If you pay business rates, you might be eligible for rate relief.
Relief for small businesses
To qualify for a reduced business rate, your business must occupy either:
- a single property with a rateable value of less than £51,000
- a main property with additional properties, where the additional properties have a rateable value of less than £2,900 each, and the total rateable value of all properties together is less than £20,000
If your business meets either of these criteria, your business rates bill will be calculated using a lower uniform business rate (UBR) multiplier.
- Download, complete and return: Business rates relief for small businesses application form [PDF, 22KB]
In addition to having your bill calculated using the lower multiplier, a further reduction is available if the rateable value of the single or main property is less than £15,000.
A percentage rate reduction is available on a sliding scale for properties with a rateable value between £12,000 and £14,999, and a straight reduction of 100% is available for properties with a rateable value below £12,000.
Unless your circumstances change, your rates relief will last until the next revaluation of your property in 2022.
Supporting Small Businesses relief
In the 2017 Spring Budget, the Chancellor announced a new relief scheme would be made available to those ratepayers facing large increases as a result of the loss of small business rate relief or rural rate relief.
The transitional relief scheme does not alter in light of changes in relief. As such, ratepayers losing some or all of their small business rate relief or rural rate relief may have large increases in their April 2017 bills.
Supporting small businesses relief has been introduced to assist those ratepayers who, after revaluation, find they have lost some or all of their small business or rural rate relief and have a large increase on their bill. To support these ratepayers, the supporting small businesses relief will ensure that the increase per year is limited to the greater of:
- a cash value of £600 per year (£50 per month). This cash increase ensures that ratepayers who for the 2016/17 liability period either paid nothing or very small amounts, are brought into paying something, or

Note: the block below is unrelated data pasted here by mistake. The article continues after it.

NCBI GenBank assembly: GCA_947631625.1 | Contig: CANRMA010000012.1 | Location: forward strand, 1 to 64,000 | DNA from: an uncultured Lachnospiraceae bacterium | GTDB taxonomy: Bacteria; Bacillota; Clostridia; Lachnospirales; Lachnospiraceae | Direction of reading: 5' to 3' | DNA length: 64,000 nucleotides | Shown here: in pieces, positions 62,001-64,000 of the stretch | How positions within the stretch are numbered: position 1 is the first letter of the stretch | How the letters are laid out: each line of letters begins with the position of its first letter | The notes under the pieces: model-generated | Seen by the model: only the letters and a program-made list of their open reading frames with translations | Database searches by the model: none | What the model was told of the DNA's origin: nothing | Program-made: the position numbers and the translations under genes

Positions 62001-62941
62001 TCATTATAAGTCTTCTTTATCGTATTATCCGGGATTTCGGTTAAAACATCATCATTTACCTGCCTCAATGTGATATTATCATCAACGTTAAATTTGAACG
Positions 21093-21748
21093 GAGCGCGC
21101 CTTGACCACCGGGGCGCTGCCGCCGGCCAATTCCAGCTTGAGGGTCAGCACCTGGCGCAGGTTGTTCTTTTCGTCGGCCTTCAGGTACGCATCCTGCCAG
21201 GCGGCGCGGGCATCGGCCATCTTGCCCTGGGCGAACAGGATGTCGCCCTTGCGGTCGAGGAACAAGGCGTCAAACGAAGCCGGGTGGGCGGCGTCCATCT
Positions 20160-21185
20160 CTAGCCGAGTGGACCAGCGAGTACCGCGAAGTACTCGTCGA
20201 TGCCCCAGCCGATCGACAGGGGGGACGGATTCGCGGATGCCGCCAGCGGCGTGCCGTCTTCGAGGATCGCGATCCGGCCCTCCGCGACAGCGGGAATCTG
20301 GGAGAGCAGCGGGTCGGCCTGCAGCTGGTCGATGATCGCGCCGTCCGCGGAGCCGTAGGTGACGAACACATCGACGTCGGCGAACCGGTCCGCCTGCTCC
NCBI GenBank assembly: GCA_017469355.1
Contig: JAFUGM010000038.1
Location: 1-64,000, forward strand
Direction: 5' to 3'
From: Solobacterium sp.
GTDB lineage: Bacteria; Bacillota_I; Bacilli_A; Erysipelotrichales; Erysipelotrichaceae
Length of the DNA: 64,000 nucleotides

- the matching cap on increases for small properties in the transitional relief scheme.
We have already applied this relief to those that meet the criteria, in line with Government guidelines. If you feel that you qualify for this relief but it is not showing on your bill, please contact us.
Shops, restaurants, cafes and drinking establishments with a rateable value of less than £51,000 are entitled to one third off their business rates.
This Retail Relief will be applied in 2019/20 and 2020/21, after any other relief the business is eligible for has been applied.
All awards of relief must comply with EU law on state aid. You must declare any other De Minimis aid that you have received, including Retail Relief for any premises.
Relief for empty and partly-occupied properties
If a property is empty and unused, you do not have to pay business rates for the first three months from the date the property was first unoccupied. This is extended to six months for certain industrial properties.
After this period, rates are payable at the standard rate, as if the building was occupied.
Some exemptions do apply - such as listed buildings, small properties with rateable values of less than £2,900, or where occupation has been restricted by law.
Owners of these properties do not have to pay business rates for as long as the property remains empty.
If a property is partly-occupied for a short period of time, we have the discretion to give business rate relief on the part of the property that is unoccupied.
For example, this could apply if your business is moving into or out of a property in stages.
If discretionary relief is granted, the rateable value will be recalculated, and, if applicable, empty-property rates will be payable on the unoccupied part and full rates will be payable on the occupied part of the property.
Apply for your empty or partly-occupied property
Contact us with the following information:
- the address of the property
- the name of the current owner or leaseholder
- the date it was or will be empty or partly-occupied
Applications for partly-occupied properties also need:
- a plan of the property which identifies the unoccupied area
- reasons for the application
Relief for charity and amateur sports clubs